Film industry in Soho

Photo: Illustrative image for the 'Film industry in Soho' page
Photo: Illustrative image for the 'Film industry in Soho' page
Photo: Illustrative image for the 'Film industry in Soho' page
Photo: Illustrative image for the 'Film industry in Soho' page
By Adrian Autton

During the 20th Century Wardour Street became the centre of the British film industry with the big production and distribution  companies having their headquarters in the street. By the end of the century most of the big film companies had moved elsewhere, leaving some smaller distribution companies, independent production houses and post-production companies still based in the area., along with a number or preview cinemas.

Film House

Film House at 142 Wardour Street, formerly the headquarters of the Associated-British Pathé film company. Now the headquarters of HMV Group plc.

Hammer House

In November 1934 William Hinds, a comedian and businessman registered his own film company – Hammer Productions Ltd. based in a three-room office suite at Imperial House,Regent Street, London. The company name was taken from Hinds' stage name, Will Hammer, which he had taken from the area of London in which he lived, Hammersmith.

During this period Hinds met Spanish Enriqué Carerras, a former cinema owner, and on 10 May 1935 they formed company Exclusive Films, operating from a single office at 60-66 National House, Wardour Street Hammer produced a further four films distributed by Exclusive

A slump in the British film industry forced Hammer into bankruptcy and the company went into liquidation in 1937. Exclusive, however, survived and on 20 July 1937 purchased the leasehold on 113-117 Wardour Street, and continued to distribute films made by other companies

On 12 February 1949 Exclusive finally registered "Hammer Film Productions" as a company with Enrique and James Carreras, and William and Tony Hinds as company directors. Hammer moved into the Exclusive offices in 113-117 Wardour Street, and the building was rechristened "Hammer House" Hammer Films enjoyed great success from the 1950s to the 1970s producing a series of highly popular gothic horror films and television series. Although the company ceased film production in the mid 1980s it has recentlly changed ownership and has been revived.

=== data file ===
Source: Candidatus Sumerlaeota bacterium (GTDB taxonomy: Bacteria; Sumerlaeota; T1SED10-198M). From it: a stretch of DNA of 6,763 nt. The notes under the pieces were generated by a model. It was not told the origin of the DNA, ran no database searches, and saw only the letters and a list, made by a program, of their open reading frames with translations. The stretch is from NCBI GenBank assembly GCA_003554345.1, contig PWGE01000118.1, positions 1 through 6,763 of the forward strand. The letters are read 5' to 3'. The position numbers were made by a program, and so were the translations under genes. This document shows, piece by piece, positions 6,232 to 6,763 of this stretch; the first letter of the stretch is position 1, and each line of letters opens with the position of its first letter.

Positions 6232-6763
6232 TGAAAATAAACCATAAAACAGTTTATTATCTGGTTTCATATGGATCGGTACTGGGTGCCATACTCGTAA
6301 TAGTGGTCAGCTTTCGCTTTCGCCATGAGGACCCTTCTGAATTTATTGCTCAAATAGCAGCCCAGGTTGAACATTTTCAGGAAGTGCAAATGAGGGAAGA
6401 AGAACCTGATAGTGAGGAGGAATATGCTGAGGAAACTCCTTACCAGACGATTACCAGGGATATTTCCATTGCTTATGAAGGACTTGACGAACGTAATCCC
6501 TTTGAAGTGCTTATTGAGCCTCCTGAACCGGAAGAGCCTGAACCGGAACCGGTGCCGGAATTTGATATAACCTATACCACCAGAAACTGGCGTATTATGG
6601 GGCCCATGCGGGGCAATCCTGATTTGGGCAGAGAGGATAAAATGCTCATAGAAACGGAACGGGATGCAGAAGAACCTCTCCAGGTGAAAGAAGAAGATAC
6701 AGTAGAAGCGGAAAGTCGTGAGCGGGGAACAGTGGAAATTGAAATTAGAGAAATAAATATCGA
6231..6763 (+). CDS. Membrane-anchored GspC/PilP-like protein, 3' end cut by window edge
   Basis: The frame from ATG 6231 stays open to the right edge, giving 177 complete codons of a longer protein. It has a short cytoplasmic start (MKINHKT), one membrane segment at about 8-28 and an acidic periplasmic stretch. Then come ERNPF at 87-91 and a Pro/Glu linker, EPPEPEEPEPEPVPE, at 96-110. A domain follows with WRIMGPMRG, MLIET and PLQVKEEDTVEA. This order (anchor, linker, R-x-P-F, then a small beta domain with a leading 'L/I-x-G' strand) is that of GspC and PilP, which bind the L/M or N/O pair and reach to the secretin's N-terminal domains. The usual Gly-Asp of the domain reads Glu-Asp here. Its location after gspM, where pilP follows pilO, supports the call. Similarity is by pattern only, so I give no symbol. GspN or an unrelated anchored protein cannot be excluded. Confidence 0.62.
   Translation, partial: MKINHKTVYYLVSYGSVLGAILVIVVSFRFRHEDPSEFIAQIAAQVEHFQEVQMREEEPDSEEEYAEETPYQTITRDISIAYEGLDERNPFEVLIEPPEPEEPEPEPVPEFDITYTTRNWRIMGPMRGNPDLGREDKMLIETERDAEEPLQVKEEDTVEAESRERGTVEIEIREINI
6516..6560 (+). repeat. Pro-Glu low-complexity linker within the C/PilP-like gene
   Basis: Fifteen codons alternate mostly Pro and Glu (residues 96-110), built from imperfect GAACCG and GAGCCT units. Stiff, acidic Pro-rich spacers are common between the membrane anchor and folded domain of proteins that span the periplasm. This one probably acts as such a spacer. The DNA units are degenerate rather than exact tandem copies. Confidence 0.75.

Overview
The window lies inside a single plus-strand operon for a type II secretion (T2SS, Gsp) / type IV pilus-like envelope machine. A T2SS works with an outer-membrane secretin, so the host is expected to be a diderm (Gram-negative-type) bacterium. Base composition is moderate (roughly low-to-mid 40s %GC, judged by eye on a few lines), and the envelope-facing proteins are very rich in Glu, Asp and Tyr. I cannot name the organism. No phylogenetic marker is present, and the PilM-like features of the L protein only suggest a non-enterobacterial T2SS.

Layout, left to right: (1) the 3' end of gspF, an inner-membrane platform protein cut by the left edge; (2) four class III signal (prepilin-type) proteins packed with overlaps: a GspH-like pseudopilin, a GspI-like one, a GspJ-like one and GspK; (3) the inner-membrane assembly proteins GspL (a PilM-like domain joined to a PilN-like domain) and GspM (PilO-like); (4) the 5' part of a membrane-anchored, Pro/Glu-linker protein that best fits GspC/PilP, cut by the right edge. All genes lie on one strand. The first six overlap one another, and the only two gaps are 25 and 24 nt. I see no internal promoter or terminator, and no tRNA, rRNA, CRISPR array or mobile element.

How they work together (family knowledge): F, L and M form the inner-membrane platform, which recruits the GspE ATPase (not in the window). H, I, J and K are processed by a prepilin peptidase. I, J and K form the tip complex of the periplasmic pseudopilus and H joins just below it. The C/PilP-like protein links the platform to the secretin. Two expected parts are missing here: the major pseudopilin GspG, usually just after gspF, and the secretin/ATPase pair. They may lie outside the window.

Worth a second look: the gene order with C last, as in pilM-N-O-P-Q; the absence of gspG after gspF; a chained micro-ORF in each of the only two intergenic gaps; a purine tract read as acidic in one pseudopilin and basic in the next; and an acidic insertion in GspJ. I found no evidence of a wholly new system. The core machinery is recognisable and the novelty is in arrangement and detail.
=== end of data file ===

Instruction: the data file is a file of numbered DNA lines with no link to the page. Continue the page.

Twentieth Century House

Twentieth Century House was constructed for the Twentieth Century Fox Film Company in 1936–1937, based on the designs of the architect Gordon Jeeves This followed the 1935 merger of the Fox Film Corporation and Twentieth Century Pictures in 1935 and the company has continued to operate from these premises  ever since.

British Board of Film Classification, BBFC

Number 3 Soho Square is the headquarters of the British Board of Film Classification. This independent non-governmental body was originally established by the film industry in 1912. Its name was changed in 1984 following the passing of the Video Recording Act when the BBFC was given powers to classify videos for sale or commercial hire. The Video Recordings Act 2010 made it a statutory requirement for the BBFC to classify videos, DVDs and some video games.

This page was added by Adrian Autton on 21/05/2010.

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